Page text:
When you think of ultraviolet light, you may think of getting sunburned after a few hours spent relaxing at the pool. Having said that, UV light is also something you can use for improving indoor air quality. Sunscreen defends against UVA and UVB rays, but UVC is the kind of light found in air purification. If you suffer from allergies or asthma or hope to minimize the distribution of illnesses throughout your home, a UV light in the HVAC system could be the air quality solution you’ve been hoping for!
How Does a UV Light Function?
The germicidal effects of ultraviolet light have been understood for more than a century. UVC rays were initially employed to treat tuberculosis. Nowadays, germicidal lamps are implemented in hospitals, food processing facilities, water treatment plants and air purification products.
A UV lamp added to your HVAC system helps the air quality in your home by wiping out microorganisms such as bacteria, viruses, mold and more. It only needs 10 seconds of contact to affect these germs’ DNA, killing them or stopping them from replicating.
UV lights also address volatile organic compounds (VOCs) used in cleaners and repellents as well as airborne bioaerosols such as pollen and pet dander. That being said, UV lights don’t physically 'trap' contaminants, so you still require an air filtration system to capture dust, fibers and other particles from your indoor air.
How Powerful Are UV Lights?
As long as they are installed properly and utilize the right wavelength of UV light, germicidal lamps are remarkably effective at enhancing indoor air quality. One study completed by Duke University found that UV light eliminated more than 97 percent of drug-resistant bacteria from the air in hospital rooms. Another analysis noted “significantly lower” fungal levels inside a commercial business' HVAC equipment after four months of applying a UV light.
Benefits of UV Lights
Place an ultraviolet lamp in your HVAC system to enjoy these benefits:
- Cleaner indoor air: UV light technology sanitizes the air 24 hours a day without adding chemicals into the environment. Compared to certain air purifiers, ultraviolet lamps don’t produce ozone, a known lung irritant that is very hazardous to people with asthma, allergies or frequent lung illnesses.
- Decreased chance of getting sick: When used in tandem with good personal hygiene, germ-killing UV lamps can reduce the risk of catching viral and bacterial infections.
- Stronger protection for your HVAC system: Mold, fungi and bacteria can gunk up your heating and cooling equipment. Keep the system operating smoothly and efficiently with a hard-working UV light.
- Reduced HVAC maintenance and repair needs: With an inherently cleaner central HVAC system, you enjoy more manageable maintenance requirements and fewer emergency repairs. These savings can help counter the cost of utilizing a UV light and replacing the bulb.
Where Do UV Lights Get Installed?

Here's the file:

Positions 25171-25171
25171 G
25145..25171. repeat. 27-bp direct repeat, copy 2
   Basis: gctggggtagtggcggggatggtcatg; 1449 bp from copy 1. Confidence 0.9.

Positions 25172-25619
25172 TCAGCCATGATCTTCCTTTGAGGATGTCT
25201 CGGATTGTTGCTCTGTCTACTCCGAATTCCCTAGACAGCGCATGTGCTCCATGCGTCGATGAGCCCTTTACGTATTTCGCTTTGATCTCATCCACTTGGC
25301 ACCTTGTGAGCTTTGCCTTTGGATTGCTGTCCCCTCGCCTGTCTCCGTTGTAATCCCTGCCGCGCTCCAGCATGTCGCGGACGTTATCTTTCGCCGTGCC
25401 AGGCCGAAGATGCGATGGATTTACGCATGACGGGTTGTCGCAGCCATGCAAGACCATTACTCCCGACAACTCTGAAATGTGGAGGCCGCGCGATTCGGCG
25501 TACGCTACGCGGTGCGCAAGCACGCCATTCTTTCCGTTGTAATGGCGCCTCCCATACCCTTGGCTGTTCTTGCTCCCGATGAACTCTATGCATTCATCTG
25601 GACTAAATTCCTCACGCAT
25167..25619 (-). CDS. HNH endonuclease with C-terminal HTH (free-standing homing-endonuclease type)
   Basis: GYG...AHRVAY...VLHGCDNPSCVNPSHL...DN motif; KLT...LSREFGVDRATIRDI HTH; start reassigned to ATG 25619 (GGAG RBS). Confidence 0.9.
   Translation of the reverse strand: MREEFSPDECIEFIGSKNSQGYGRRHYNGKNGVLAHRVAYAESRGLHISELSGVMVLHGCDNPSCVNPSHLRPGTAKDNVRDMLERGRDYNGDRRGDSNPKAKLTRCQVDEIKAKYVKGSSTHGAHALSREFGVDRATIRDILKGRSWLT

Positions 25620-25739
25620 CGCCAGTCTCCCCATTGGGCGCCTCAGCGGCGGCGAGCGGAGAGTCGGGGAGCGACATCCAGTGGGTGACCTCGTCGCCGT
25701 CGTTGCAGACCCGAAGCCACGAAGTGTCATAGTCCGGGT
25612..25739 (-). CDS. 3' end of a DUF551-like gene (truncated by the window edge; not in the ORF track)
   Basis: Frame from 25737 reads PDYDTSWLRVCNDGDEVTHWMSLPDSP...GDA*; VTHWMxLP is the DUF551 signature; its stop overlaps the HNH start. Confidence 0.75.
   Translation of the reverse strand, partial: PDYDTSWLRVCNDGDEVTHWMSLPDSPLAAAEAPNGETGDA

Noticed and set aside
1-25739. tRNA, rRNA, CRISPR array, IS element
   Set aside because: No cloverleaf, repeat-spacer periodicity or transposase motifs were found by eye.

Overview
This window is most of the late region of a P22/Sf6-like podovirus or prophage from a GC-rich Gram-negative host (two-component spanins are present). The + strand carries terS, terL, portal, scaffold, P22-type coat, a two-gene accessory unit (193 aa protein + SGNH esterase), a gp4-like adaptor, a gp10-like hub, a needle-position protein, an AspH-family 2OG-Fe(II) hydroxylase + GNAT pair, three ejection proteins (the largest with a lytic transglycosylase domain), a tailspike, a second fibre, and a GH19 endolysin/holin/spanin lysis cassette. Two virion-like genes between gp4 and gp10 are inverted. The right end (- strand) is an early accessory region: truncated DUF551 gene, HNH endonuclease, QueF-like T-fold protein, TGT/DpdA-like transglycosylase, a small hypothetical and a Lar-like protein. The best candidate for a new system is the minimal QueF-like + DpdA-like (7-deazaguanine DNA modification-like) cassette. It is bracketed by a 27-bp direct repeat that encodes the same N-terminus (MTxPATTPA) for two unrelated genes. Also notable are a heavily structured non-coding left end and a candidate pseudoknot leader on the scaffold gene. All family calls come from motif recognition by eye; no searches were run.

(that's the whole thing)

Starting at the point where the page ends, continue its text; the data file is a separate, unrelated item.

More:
If you choose an air-sanitizing UV light, your installer will position it inside your ductwork near the HVAC system. There, the lamp helps clean the air before it circulates through your home.
If you prefer a coil-sanitizing UV light, it should sit near the AC evaporator coil. There, it affects mold and bacteria that accumulate on the damp coil, keeping your system clean and operating smoothly.
Are UV Lights Safe?
The sun continuously releases invisible UV radiation. As you probably know, UVA and UVB rays can burn your skin, so it’s important to apply a high SPF sunscreen when spending time outside. The sun also produces UVC rays, the most harming form of solar radiation capable of killing microorganisms and irritating other living tissue, such as the skin and eyes.
Fortunately, the atmosphere filters out these rays entirely, so they don’t make it to the earth’s surface.
Understanding that UVC rays are dangerous, why should you feel alright with installing a UVC light in your HVAC system? It’s simple—the light is restricted to the inside of the ductwork where you can't come in contact with it, so it creates no risk to you and your family. When the time comes to clean the lamp or replace the bulb, your HVAC technician will turn off the system temporarily to avoid exposure to the damaging light.
How Long Do UV Lights Last?
UV lights are used constantly and generally last nine to 14 months. Routine HVAC maintenance (once in the spring for your air conditioner and again in the fall for your furnace) is the perfect time to have these bulbs checked and changed out as needed.
Schedule UV Light Installation
Aramendia Plumbing, Heating and Air provides a suite of air quality solutions, including UV lights for HVAC systems. We would be delighted to analyze your home and your family’s needs to suggest the solutions that will work best for you. Rest easy knowing that all work we complete is backed by a one-year 100% satisfaction guarantee. Reach out to your local Aramendia Plumbing, Heating and Air office to schedule UV light installation or request a free home health consultation today.